Arthur D. Shores was born on September 25, 1904, in the mining town of Wenonah, in Jefferson County. His parents were Richard and Pauline Shores, and he was the oldest of nine children. Shores graduated from Industrial High School within the city of Birmingham, in 1922 and went on to attend Talladega College, earning a teaching degree in 1927.
He applied to the University of Kansas and was admitted to its law program in 1934. Eager to complete his education and begin practicing law, and aware that continuing his education in Kansas would take a number of years, Shores enrolled in LaSalle Extension University and was able to complete his education much more quickly. He passed the Alabama Bar examination, considered at the time to be one of the most difficult in the nation, in 1937.
Few black attorneys worked in Alabama during this period, and they generally performed the background work for trial cases and then handed it over to a white attorney who would actually try the case in court. This arrangement never satisfied Shores, and he became the first black attorney in the state to represent his own clients in court. In 1939, Shores made his career by successfully trying a police brutality case in which a white Birmingham police officer was convicted of assaulting black labor leader Will Hall.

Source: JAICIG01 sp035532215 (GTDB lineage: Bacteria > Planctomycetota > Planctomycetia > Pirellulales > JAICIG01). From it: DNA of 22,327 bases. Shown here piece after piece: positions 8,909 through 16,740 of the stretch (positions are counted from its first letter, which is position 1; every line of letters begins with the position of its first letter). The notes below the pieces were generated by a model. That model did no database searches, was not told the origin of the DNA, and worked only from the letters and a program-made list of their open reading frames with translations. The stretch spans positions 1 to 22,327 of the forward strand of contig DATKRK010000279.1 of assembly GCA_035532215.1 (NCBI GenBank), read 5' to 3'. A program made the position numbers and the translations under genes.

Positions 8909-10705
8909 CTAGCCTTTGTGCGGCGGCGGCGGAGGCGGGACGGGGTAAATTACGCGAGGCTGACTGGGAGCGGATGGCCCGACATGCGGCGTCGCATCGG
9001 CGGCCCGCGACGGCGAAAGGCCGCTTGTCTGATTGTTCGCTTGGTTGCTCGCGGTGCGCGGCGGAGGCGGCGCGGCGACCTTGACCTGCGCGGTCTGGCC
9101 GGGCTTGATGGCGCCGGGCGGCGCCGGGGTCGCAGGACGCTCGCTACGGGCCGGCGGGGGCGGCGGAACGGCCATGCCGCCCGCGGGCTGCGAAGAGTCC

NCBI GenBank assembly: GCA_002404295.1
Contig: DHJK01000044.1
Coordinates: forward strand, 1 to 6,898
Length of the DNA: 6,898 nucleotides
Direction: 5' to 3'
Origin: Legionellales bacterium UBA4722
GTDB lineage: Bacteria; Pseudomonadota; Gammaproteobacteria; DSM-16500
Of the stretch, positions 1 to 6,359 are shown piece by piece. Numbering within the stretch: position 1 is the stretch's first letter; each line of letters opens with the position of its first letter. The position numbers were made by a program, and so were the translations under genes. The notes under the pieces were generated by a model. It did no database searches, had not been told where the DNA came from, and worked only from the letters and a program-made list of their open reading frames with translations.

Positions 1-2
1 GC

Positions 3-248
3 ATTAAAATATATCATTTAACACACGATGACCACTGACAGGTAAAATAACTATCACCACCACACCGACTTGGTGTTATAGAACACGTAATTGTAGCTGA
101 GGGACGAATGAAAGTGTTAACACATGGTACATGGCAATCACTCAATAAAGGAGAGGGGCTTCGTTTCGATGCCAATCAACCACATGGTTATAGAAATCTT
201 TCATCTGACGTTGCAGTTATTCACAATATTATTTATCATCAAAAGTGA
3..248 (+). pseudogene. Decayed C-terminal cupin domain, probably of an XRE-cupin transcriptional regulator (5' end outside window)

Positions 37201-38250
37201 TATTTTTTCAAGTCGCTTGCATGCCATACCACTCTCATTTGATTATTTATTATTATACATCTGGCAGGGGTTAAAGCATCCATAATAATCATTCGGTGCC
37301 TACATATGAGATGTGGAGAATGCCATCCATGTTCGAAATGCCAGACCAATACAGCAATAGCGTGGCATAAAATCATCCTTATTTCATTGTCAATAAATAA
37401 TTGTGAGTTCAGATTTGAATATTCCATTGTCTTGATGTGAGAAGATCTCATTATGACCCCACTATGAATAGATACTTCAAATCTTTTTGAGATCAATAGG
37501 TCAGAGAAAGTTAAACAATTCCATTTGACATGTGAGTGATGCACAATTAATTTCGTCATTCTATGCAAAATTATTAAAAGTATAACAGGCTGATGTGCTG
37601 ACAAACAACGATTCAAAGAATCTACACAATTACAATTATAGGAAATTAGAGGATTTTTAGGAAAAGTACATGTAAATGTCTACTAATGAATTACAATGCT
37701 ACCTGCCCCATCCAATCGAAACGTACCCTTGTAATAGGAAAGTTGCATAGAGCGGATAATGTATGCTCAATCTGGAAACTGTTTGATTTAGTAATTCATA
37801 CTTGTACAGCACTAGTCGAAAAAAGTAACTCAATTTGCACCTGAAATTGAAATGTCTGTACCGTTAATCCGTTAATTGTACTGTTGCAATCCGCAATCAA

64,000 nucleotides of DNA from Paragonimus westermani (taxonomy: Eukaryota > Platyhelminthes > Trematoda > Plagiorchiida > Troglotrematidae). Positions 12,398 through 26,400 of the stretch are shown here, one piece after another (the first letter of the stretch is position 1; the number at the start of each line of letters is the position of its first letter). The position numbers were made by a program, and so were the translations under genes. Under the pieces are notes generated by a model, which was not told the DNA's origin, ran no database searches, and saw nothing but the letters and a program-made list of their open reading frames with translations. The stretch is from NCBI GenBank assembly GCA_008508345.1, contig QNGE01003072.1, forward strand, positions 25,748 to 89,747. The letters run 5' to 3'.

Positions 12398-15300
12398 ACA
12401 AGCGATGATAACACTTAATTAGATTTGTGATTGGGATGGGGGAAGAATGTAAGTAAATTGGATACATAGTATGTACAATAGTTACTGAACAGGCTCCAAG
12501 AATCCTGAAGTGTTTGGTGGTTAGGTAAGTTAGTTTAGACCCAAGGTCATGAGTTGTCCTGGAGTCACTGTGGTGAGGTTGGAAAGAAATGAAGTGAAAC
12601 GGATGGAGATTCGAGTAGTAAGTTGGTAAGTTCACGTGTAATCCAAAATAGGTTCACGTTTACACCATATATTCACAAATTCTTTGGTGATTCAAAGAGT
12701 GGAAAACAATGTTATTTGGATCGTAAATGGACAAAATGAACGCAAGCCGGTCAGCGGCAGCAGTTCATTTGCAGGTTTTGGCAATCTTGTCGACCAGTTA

In 1955, Shores took on what would become a landmark case, when he represented Autherine Lucy, an African American woman who had been admitted to the all-white University of Alabama and then denied admission when the institution belatedly realized its mistake in admitting a black woman. Shores served as the local attorney on the case, which was handled by the NAACP. In 1955, the organization won a ruling that the university could not deny Lucy’s admission on the basis of her race, which was upheld by the U.S. Supreme Court that October.
After the Lucy case, Shores was a constant figure in civil rights litigation in Alabama. He represented the more than 3,000 demonstrators who were arrested during demonstrations as part of the Birmingham Campaign in 1963, earning notoriety that sometimes put his life in danger.
Change came to Birmingham, albeit slowly. In 1968, Shores became the first African American appointed to the Birmingham City Council, a position he held until 1978. In Birmingham, where segregationists once dynamited homes with impunity, Shores is now remembered admiringly for his role in bridging the gap between the two races. Arthur Shores died on December 16, 1996, at the age of 92.